A.E.E.R. (Associazione Epilessia Emilia Romagna) has been built over time, brick by brick, by a small group of volunteers and friends interested, for direct or affective experiences, to actively support the many people affected by epilepsy who today live in a state of loneliness and social isolation.
It was born initially as A.E.B.O. (Associazione Epilessia Bologna Onlus), expanded in 2016 by changing its name in the Associazione Epilessia Emilia Romagna (AEER), including within it some local groups active in other cities of Emilia Romagna, such as Ferrara, Reggio Emilia and Ravenna. These groups of volunteers, initially conceived as an extension of the Bologna headquarters, are now autonomous groups and A.E.E.R. is for everyone the legal and organizational reference.
The common goal is to be available an operative interlocutors, real witnesses next to those who need it, to help step by step those who have to face a disease like epilepsy that is often forgotten by science and society and therefore made again more debilitating than it is in reality.
Moreover together we want to spread a correct knowledge of epilepsy in public opinion, so as to motivate also the “rightful claims” of those who are in contact or experience the disease: sometimes simple, sometimes very complex.
The path is certainly tiring, but we feel like we can help those who choose to turn to us, thanks to our experience gained in years of living together with this problem.
Epilepsy is a disease which is often known superficially, it involves more than 500,000 people in Italy, 22,000 in Emilia Romagna, but too frequently it hides and lives in the silence of solitude.
A.E.E.R. is born from the desire to fight the prejudices and restrictions still proven against epilepsy patients, encouraging the aggregation among people affected by this neurological disorder and proposing to be a place of meeting and exchange between people and institutions which are responsible for providing the necessary social services.
With our commitment, we wish to reduce this gap by the medical, psychological and social point of view so that people with epilepsy do not enter the impasse of isolation, but rather work together to reduce it.
Epilepsy is a neurological condition which affects the nervous system.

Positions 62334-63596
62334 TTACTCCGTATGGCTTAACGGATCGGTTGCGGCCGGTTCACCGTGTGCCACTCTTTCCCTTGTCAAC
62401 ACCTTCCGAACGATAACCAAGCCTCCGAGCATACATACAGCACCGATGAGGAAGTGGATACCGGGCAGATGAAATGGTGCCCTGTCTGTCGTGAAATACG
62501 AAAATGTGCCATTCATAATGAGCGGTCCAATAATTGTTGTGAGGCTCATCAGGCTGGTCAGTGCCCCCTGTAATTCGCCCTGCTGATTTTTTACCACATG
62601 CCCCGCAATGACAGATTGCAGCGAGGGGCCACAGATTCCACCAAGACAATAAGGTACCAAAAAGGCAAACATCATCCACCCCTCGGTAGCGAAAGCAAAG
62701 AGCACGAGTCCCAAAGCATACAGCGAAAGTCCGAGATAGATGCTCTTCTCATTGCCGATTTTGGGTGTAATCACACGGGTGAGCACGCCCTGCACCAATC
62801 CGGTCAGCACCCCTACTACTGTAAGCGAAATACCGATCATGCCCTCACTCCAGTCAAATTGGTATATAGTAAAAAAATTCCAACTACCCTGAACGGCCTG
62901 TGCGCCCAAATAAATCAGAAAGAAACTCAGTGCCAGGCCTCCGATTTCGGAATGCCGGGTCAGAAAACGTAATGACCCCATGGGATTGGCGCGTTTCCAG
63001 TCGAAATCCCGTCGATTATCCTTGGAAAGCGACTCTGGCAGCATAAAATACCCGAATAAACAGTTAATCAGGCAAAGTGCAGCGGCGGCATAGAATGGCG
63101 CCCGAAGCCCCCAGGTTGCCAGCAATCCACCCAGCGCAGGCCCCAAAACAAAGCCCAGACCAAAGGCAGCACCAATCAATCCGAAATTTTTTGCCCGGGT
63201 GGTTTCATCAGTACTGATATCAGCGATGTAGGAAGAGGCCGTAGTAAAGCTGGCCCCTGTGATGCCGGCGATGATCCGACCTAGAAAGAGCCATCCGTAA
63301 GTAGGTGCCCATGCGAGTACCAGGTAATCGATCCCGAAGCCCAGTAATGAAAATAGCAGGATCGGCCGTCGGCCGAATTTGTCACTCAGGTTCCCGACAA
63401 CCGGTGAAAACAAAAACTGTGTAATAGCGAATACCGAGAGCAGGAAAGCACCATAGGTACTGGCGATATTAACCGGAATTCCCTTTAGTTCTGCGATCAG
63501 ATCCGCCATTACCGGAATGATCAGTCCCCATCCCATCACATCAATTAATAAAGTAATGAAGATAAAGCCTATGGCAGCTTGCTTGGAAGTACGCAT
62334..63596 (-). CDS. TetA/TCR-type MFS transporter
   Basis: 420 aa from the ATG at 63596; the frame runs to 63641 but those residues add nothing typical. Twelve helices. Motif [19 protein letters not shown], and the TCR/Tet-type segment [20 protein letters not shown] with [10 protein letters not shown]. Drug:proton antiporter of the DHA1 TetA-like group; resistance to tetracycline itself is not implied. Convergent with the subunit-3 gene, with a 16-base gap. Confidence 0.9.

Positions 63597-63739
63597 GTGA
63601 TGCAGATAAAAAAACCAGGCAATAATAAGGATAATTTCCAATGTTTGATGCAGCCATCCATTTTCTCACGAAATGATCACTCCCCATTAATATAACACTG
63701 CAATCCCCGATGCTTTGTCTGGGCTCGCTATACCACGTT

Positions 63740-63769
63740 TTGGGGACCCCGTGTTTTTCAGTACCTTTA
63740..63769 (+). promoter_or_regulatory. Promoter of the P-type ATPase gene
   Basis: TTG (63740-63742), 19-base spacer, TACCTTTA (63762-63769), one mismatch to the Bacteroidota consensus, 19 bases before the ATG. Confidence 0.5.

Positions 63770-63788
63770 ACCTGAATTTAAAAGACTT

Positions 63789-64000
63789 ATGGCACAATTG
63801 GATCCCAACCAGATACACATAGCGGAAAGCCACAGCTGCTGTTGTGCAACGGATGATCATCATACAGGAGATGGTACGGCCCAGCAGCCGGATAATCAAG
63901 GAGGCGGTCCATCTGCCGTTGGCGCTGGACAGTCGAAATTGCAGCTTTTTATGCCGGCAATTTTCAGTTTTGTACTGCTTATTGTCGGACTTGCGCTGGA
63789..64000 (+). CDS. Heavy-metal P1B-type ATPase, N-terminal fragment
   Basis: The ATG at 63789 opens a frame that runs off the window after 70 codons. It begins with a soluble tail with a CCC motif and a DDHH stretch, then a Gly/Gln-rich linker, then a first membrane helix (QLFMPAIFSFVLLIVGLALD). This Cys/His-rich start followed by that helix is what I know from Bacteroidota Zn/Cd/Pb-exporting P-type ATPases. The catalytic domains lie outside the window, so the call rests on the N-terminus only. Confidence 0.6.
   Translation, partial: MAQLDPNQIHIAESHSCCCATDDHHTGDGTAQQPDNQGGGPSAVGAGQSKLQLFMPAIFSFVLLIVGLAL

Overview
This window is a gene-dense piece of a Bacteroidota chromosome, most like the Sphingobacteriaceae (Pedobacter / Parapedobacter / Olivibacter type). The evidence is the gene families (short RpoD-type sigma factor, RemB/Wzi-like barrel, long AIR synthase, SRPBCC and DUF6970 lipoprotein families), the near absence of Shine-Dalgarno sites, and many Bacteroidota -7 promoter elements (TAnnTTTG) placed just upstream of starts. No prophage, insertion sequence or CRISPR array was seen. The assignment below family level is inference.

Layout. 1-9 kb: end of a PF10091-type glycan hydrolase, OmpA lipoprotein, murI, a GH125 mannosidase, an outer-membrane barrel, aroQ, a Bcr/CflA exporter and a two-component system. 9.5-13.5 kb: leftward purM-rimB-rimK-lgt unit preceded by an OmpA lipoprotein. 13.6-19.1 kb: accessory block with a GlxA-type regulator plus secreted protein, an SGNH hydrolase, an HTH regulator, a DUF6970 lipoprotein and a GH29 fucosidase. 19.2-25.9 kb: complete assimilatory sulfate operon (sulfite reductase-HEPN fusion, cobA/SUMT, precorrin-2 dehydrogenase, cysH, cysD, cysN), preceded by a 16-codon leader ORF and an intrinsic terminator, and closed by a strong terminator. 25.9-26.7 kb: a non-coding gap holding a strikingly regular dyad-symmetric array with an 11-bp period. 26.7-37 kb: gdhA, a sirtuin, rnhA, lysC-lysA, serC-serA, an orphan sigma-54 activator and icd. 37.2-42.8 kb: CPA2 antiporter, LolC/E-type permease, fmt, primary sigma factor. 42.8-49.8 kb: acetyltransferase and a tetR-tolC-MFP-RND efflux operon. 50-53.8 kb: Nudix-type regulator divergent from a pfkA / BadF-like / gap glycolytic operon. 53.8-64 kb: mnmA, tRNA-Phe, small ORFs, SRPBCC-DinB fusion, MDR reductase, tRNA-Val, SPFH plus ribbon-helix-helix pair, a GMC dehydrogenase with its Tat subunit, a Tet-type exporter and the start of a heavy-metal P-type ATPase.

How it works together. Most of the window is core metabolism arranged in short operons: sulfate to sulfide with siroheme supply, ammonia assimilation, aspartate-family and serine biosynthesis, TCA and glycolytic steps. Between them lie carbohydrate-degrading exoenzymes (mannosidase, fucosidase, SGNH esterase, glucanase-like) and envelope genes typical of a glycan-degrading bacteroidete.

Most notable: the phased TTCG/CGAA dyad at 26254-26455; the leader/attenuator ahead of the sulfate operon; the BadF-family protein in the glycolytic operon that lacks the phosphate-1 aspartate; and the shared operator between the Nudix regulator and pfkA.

Epilepsy is also known as a seizure disorder. It is usually diagnosed after a person has had at least two seizures that were not caused by some known medical condition.
What are Seizures?
Seizures seen in epilepsy are caused by disturbances in the electrical activity of the brain. The seizures in epilepsy may be related to a brain injury or a family tendency, but most of the time the cause is unknown.
If you have epilepsy, it means you have had more than one epileptic seizure and could have more in the future.
Electrical activity is happening in our brain all the time. A seizure happens when there is a sudden burst of intense electrical activity. This is often referred to as epileptic activity. This intense electrical activity causes a temporary disruption to the way the brain normally works, meaning that the brain’s messages become mixed up. The result is an epileptic seizure.
The brain is responsible for all the functions of your body. What you experience during a seizure will depend on where in your brain the epileptic activity begins and how widely and rapidly it spreads.
For this reason, there are many different types of seizure and each person will experience epilepsy in a way that is unique to them.
The causes of epilepsy
There are many types of epilepsy. Some types start when you are very young, and some in later life. Some types last for a short time and other types can last for the whole of your life.
Sometimes the reason epilepsy develops is clear. It could be because of brain damage caused by a difficult birth, a severe blow to the head, a stroke, or an infection of the brain such as meningitis. Very occasionally the cause is a brain tumour. In around six out of ten people, doctors don’t know the cause of their epilepsy. For many of these people, it is just part of how they are made that makes them more likely to have a seizure.
How epilepsy is diagnosed
There is no test that can prove that you do or you don’t have epilepsy. Tests such as the electroencephalogram (EEG) – which records brainwave patterns – can give doctors useful information. A diagnosis of epilepsy should be made by a doctor with specialist training in epilepsy.
To make a diagnosis, an epilepsy specialist will use their expert knowledge and look at the information from different tests. They will ask you what happens before, during and after your seizures. They might also want to speak to someone else who has seen your seizures.
Epilepsy is currently defined as the tendency to have recurrent seizures. It is unusual to be diagnosed with epilepsy after only one seizure. Around five people in every 100 will have an epileptic seizure at some time in their life. Out of these five people, around four will go on to develop epilepsy.
Epilepsy is usually treated with epilepsy medicines. You may also hear
these referred to as anti-epileptic drugs (AEDs). Epilepsy medicines act on the brain, trying to reduce seizures or stop seizures from happening. Lots of people with epilepsy find that when they have the right medicine, they have fewer or no seizures.
Other ways of treating epilepsy
Most people with epilepsy take epilepsy medicine, which can be very effective in reducing or stopping seizures. But if it does not work well for you, there are other treatments that may help, such as:
• Brain surgery
• Vagus nerve stimulation
• The ketogenic diet
• Deep brain stimulation
• Trigeminal nerve stimulation